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How to calculate excess weight yourself

Calculate overweight BMI

The body mass index (BMI) is often used to calculate obesity. The BMI is a measure that shows a person's weight in relation to his or her height. Although BMI is useful as an initial indication, it does not take into account factors such as muscle mass and body type. It is therefore important to remember that BMI is only a rough estimate and does not provide a complete picture of a person's health.

The formula for calculating BMI is as follows:

BMI = weight (in kilograms) / (height (in meters))^2

Here is a step-by-step guide to calculate your BMI:

  1. Measure your weight in kilograms.
  2. Measure your height in meters.
  3. Square your height (multiply your height by itself).
  4. Divide your weight by the squared height.
  5. The result is your BMI.

Let's take an example: suppose you weigh 75 kilograms and are 1.80 meters tall.

BMI = 75 kg / (1.80 m)^2 BMI = 75 kg / 3.24 m^2 BMI ≈ 23.15

After calculating your BMI, you can interpret the result using the following guidelines:

  • BMI under 18.5: Underweight
  • BMI between 18.5 and 24.9: Normal weight
  • BMI between 25 and 29.9: Overweight
  • BMI between 30 and 34.9: Obesity (class 1)
  • BMI between 35 and 39.9: Obesity (class 2)
  • BMI of 40 or higher: Severe obesity (class 3)

Remember that these classifications are general guidelines and it is important to review your individual situation and health with a health professional.

Calculate BMI for overweight children

For children, BMI is often used in combination with growth curves and percentiles to provide a more accurate assessment of weight and growth in relation to age and gender.

Here is a step-by-step guide to assessing obesity in children:

  1. Collect the following information: the child's weight, the child's height, the child's age, and the child's gender.

  2. Calculate the child's BMI using the following formula:

    BMI = weight (in kilograms) / (height (in meters))^2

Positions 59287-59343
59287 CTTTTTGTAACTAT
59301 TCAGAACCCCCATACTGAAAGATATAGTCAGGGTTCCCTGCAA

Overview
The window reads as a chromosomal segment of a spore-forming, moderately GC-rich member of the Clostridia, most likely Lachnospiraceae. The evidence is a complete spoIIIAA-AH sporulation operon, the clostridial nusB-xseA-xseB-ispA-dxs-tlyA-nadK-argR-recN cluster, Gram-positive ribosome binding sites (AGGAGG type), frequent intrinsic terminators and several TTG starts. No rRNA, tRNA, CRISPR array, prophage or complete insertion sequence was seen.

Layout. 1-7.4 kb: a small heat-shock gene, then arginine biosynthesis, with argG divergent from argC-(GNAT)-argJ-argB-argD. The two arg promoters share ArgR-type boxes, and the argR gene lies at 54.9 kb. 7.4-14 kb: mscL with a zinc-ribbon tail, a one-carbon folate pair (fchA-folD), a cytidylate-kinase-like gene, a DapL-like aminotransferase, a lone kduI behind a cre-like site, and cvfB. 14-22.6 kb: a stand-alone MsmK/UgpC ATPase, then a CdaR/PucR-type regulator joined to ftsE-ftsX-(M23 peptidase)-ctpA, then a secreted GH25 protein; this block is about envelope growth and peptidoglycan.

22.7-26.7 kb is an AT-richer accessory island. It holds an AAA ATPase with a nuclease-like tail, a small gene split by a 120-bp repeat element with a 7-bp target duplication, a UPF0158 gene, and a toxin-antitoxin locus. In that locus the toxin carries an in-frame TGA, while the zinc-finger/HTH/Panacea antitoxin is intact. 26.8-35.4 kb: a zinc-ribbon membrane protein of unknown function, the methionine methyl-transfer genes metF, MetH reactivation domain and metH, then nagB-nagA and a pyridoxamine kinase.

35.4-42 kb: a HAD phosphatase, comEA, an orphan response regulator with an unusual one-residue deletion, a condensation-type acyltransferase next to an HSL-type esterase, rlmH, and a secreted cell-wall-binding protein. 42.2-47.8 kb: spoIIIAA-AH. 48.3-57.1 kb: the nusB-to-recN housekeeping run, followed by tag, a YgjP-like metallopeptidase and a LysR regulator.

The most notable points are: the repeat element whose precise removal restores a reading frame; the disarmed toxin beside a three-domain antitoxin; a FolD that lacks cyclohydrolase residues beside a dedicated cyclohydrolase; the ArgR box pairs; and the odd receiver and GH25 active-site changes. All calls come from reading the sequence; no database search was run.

3. Use the BMI to obtain the child's BMI score.

  4. Compare the child's BMI score to the BMI percentiles corresponding to the child's age and gender. These percentiles indicate how the child's weight compares to other children of the same age and gender.

  5. Based on the BMI percentiles you can judge whether the child is underweight, normal weight, overweight or obese. In general, the following categories apply:

    • BMI percentile below 5%: Underweight
    • BMI percentile between 5% and 85%: Normal weight
    • BMI percentile between 85% and 95%: Overweight
    • BMI percentile above 95%: Obesity

It is important to emphasize that the interpretation of BMI in children is more complex due to their growth and development. Therefore, it is advisable to discuss the results with a pediatrician or a healthcare provider who specializes in child health. They can evaluate the results in the context of the growth curve, individual development and other relevant factors.

Tips and tricks to combat obesity

Here are some tips to tackle obesity:

  1. Eat a healthy and balanced diet: Choose nutritious foods such as vegetables, fruits, whole grains, lean proteins and healthy fats. Avoid excess sugars, refined carbohydrates and processed foods. Also limit calorie intake by controlling portion sizes.

  2. Increase your physical activity: Try to be physically active regularly. Do cardiovascular exercises such as walking, jogging, cycling or swimming to burn calories. In addition, strength training and other forms of resistance training can help build muscle and increase metabolism.

  3. Limit screen and sedentary time: Limit the time you spend in front of the TV, computer or other screens. Too much sedentary behavior is associated with an increased risk of obesity. Instead, try to engage in active activities such as walking, cycling, exercising or gardening.

  4. Drink plenty of water: Water is calorie-free and can help provide a feeling of satiety, making you less likely to overeat. Limit consumption of sugary drinks such as soda, fruit juices and energy drinks, as they are often high in calories.

  5. Manage stress and emotional eating: Stress can lead to overeating or making unhealthy food choices. Identify healthy ways to deal with stress, such as exercise, meditation, hobbies, or talking to a trusted person. Try to be aware of emotional eating and find alternative ways to express or cope with emotions.

  6. Aim for a long-term healthy lifestyle: Tackling obesity often requires long-term lifestyle changes. It is important to set realistic goals and be patient. Focus on developing healthy habits that you can maintain in the long term, rather than quick fixes or diets with a limited shelf life.